Haruki Murakami’s Norwegian Wood concerns a young university student’s encounters with love, death, and loss in 1960s Japan, as he is torn between his desires for two very different women. Filmmakers hoping to adapt the celebrated novel repeatedly approached Murakami. But he refused to permit an adaptation until asked, five years ago, by Trần Anh Hùng.
Trần is perhaps the most globally acclaimed film director and screenwriter of Vietnamese descent. Born in 1962 in Đà Nẵng, twelve-year-old Trần emigrated with his parents to Paris at the close of the American war. He has since directed three highly honored films meditating upon life in Việt Nam. His unforgettable 1993 debut, The Scent of Green Papaya, earned him an Oscar nomination and two top prizes at Cannes. His 1995 film Cyclo won the top prize at the Venice International Film Festival, the Gran Prix. And his 2000 film The Vertical Ray of the Sun masterfully concluded what some consider his “Việt Nam trilogy.”
Although at the forefront of Vietnamese diasporic cinema for the past two decades, his exposure to international influences has invaluably shaped his aesthetic. He once told an interviewer, “I adore American painting, German music, Japanese cinema and literature, Vietnamese contemporaries work and Italian cuisine.” Trần was already a fan of Murakami’s fiction when he sought permission to adapt Norwegian Wood. Trần has acknowledged, “What I like about the book is the fact that it’s about young people, about love, about lust, about mourning, and about sorrow … There is a sense of melancholy, which you can feel from beginning to end.”
Trần cast Kenichi Matsuyama as the protagonist and Rinko Kikuchi and Kiko Mizuhara as his two love interests. Radiohead’s Jonny Greenwood scored the film. Norwegian Wood had its recent premiere in September at the Venice International Film Festival, where it is currently in competition.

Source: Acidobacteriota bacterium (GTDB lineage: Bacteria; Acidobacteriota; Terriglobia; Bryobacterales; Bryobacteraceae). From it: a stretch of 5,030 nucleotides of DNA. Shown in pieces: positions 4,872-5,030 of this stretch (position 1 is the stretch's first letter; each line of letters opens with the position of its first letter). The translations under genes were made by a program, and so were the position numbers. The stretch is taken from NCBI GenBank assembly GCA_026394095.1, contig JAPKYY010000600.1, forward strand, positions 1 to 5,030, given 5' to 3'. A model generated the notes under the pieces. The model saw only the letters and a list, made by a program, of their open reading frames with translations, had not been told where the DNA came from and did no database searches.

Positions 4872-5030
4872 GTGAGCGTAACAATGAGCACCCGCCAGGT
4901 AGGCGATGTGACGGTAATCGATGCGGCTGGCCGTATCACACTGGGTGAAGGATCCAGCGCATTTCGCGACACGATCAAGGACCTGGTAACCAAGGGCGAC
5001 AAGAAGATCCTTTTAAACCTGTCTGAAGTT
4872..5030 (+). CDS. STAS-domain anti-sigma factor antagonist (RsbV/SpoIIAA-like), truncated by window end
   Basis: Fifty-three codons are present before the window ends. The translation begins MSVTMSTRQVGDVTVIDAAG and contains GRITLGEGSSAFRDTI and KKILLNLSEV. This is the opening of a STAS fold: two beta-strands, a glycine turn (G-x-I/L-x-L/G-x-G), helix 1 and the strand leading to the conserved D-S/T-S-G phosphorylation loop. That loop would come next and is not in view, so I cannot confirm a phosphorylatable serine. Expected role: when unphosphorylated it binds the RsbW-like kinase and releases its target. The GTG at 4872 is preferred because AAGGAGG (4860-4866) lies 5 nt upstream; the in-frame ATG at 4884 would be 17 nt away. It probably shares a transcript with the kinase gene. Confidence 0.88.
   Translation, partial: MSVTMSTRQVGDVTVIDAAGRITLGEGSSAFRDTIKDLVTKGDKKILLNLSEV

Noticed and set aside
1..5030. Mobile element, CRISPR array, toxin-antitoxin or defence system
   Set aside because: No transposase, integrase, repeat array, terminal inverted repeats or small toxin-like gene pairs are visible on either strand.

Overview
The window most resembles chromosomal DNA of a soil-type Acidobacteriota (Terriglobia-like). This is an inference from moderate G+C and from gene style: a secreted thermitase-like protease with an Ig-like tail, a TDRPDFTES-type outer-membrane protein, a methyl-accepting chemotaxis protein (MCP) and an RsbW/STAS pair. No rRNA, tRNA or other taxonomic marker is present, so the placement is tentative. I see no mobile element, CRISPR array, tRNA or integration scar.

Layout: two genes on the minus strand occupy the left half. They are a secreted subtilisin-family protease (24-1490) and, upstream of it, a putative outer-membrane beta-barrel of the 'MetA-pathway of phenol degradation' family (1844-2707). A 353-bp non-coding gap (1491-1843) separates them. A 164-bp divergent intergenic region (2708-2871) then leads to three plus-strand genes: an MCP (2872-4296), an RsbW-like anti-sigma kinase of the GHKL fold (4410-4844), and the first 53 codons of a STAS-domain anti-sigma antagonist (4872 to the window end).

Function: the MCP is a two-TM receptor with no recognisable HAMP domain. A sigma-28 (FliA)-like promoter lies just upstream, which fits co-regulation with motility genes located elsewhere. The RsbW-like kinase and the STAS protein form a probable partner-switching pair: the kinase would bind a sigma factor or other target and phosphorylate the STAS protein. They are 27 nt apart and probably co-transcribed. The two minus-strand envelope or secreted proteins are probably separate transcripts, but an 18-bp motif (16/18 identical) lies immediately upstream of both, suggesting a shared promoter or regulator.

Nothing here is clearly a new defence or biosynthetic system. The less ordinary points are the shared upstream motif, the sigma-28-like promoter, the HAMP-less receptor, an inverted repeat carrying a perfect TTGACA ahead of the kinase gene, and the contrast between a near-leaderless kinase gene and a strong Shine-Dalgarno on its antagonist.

Titimary Tran of the Vietnamese American Arts and Letters Association had the good fortune of meeting Trần and seeing Norwegian Wood at the Toronto International Film Festival. She writes:
“Did you read the book?” Trần Anh Hùng asked me about the 1987 novel Norwegian Wood, an acclaimed international bestseller written by Haruki Murakami. My response was tinged with embarrassment as I replied that I had not.
As a revered international art cinema director in the film festival circuit and the only Vietnamese recipient of the Camera d’Or for Best Director at Cannes Film Festival for The Scent of Green Papaya, I regret my answer and wish I would’ve lied about it instead.
Though I never read the Murakami novel, my cinematic experience exceeded the expectations I had as a spectator coming in to see TAH’s newest film adaptation. With TAH’s auteur trademark of eros, subtlety, and sensual details, Norwegian Wood marks the return of a very talented and very unique filmmaker.
The film is expected to be shown at the Vietnamese International Film Festival in April 2011.
— post by Julie Thi Underhill, with contributions by Michelle Ton
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